Cancer death rates are falling faster than ever thanks to successful screening and improved treatments, according to expert analysis of the latest statistics. The death rate dropped an average of 2.1% a year between 2002 and 2004, nearly twice the 1.1% average drop between 1993 and 2001, according to the annual "Report to the Nation" compiled by several cancer organizations.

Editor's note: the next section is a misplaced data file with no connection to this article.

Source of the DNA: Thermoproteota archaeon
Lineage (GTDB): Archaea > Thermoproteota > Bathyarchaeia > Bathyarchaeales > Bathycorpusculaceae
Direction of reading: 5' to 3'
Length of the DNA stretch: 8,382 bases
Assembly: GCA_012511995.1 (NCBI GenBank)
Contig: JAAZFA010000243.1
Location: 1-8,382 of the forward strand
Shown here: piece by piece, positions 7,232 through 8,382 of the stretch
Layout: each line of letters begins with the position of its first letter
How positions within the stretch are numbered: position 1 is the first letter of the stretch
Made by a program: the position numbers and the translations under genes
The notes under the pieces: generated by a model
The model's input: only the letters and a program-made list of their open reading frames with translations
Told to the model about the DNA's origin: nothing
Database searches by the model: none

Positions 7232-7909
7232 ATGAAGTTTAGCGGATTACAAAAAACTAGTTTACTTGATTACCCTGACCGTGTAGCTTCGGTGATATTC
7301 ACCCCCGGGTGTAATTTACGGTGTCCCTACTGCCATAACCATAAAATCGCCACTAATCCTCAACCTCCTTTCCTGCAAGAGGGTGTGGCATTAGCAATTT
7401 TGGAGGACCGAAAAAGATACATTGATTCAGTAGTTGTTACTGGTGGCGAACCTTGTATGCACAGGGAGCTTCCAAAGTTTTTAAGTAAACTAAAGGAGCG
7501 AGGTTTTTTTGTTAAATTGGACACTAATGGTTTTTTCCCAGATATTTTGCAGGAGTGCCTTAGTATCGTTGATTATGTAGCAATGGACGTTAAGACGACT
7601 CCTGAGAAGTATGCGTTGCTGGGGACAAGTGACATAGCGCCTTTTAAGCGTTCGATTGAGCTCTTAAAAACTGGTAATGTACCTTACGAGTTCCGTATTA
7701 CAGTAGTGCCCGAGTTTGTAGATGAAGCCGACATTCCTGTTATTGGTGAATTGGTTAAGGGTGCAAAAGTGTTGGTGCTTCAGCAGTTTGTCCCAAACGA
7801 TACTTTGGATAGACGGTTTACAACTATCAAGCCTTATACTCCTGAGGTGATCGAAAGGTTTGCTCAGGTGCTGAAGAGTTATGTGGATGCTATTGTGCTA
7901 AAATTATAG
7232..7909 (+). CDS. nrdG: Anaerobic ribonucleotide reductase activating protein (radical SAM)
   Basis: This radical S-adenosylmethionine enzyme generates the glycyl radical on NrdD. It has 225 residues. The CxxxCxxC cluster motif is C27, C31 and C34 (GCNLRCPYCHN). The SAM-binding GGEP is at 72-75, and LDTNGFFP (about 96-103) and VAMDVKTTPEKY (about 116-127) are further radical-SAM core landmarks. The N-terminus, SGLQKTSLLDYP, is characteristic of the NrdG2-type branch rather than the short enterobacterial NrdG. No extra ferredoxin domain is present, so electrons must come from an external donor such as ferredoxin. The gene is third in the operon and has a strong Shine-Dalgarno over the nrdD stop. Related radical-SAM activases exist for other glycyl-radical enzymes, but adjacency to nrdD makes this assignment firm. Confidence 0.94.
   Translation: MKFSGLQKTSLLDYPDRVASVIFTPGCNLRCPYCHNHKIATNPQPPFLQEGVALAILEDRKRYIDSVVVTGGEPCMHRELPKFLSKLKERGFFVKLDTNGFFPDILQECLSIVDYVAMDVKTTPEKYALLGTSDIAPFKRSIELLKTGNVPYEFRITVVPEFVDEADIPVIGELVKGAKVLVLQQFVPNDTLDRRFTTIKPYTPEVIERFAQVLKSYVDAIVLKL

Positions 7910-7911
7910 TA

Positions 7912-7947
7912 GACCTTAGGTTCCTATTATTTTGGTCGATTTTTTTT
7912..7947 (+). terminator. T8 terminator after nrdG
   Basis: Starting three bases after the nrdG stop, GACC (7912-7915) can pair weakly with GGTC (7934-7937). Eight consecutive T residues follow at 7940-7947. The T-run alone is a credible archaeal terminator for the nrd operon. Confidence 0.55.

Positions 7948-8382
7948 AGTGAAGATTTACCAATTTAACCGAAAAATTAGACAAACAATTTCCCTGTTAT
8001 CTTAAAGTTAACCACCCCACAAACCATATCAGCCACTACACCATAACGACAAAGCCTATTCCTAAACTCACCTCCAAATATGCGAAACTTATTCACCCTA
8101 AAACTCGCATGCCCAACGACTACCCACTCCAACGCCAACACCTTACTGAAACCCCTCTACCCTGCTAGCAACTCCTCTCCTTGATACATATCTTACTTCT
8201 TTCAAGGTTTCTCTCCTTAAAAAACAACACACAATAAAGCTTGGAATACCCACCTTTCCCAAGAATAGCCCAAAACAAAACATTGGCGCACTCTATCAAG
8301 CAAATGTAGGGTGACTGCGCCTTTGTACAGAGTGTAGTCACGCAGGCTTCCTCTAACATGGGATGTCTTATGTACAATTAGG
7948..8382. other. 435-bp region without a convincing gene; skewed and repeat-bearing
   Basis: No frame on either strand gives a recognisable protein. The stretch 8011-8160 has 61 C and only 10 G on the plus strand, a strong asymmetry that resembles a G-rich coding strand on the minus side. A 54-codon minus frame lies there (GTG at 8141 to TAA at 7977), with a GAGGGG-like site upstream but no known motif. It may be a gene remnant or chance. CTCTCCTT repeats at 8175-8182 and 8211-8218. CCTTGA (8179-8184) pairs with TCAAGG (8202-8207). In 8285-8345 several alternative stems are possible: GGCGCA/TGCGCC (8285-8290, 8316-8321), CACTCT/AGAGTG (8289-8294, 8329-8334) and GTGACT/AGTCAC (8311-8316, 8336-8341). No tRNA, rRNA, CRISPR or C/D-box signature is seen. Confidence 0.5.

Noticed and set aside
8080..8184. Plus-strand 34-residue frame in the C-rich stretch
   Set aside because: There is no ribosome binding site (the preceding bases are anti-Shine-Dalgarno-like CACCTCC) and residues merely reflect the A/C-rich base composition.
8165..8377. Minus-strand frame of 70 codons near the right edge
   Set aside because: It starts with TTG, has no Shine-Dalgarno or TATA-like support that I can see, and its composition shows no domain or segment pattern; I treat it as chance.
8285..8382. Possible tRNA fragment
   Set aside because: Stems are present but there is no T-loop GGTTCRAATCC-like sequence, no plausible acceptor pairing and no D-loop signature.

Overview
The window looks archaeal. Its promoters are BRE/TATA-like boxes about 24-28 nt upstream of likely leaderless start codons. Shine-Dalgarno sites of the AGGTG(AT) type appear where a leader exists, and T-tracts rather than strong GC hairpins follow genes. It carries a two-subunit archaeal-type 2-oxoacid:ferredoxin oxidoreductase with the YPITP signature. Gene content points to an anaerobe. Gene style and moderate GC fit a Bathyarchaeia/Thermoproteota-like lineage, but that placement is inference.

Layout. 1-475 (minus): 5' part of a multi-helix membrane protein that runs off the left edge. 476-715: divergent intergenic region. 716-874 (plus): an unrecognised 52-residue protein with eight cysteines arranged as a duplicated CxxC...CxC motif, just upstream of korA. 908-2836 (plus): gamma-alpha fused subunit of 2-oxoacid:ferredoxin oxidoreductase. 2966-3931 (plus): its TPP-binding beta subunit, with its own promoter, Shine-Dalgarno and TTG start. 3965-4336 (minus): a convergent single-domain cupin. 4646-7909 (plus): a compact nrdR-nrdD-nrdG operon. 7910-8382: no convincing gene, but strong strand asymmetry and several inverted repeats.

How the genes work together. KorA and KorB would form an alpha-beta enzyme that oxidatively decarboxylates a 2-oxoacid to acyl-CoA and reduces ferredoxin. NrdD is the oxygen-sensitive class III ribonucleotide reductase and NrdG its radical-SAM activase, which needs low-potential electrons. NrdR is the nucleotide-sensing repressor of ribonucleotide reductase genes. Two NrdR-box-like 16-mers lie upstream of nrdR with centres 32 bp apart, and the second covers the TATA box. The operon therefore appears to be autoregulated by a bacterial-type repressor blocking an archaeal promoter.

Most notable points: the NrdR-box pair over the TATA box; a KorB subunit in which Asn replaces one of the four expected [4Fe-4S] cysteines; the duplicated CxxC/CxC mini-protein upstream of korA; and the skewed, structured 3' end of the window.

Experts point to progress against colorectal cancer as a main reason for the improvement. Colorectal cancer is the No. 2 cancer killer, but its death rates have dropped the most —4.5% in women and 5% in men. More people are screened and have precancerous polyps removed, and a variety of new drugs have doubled victims’ survival times. Still, experts caution, only half of those over 50 get the necessary screening. (Read more cancer stories.)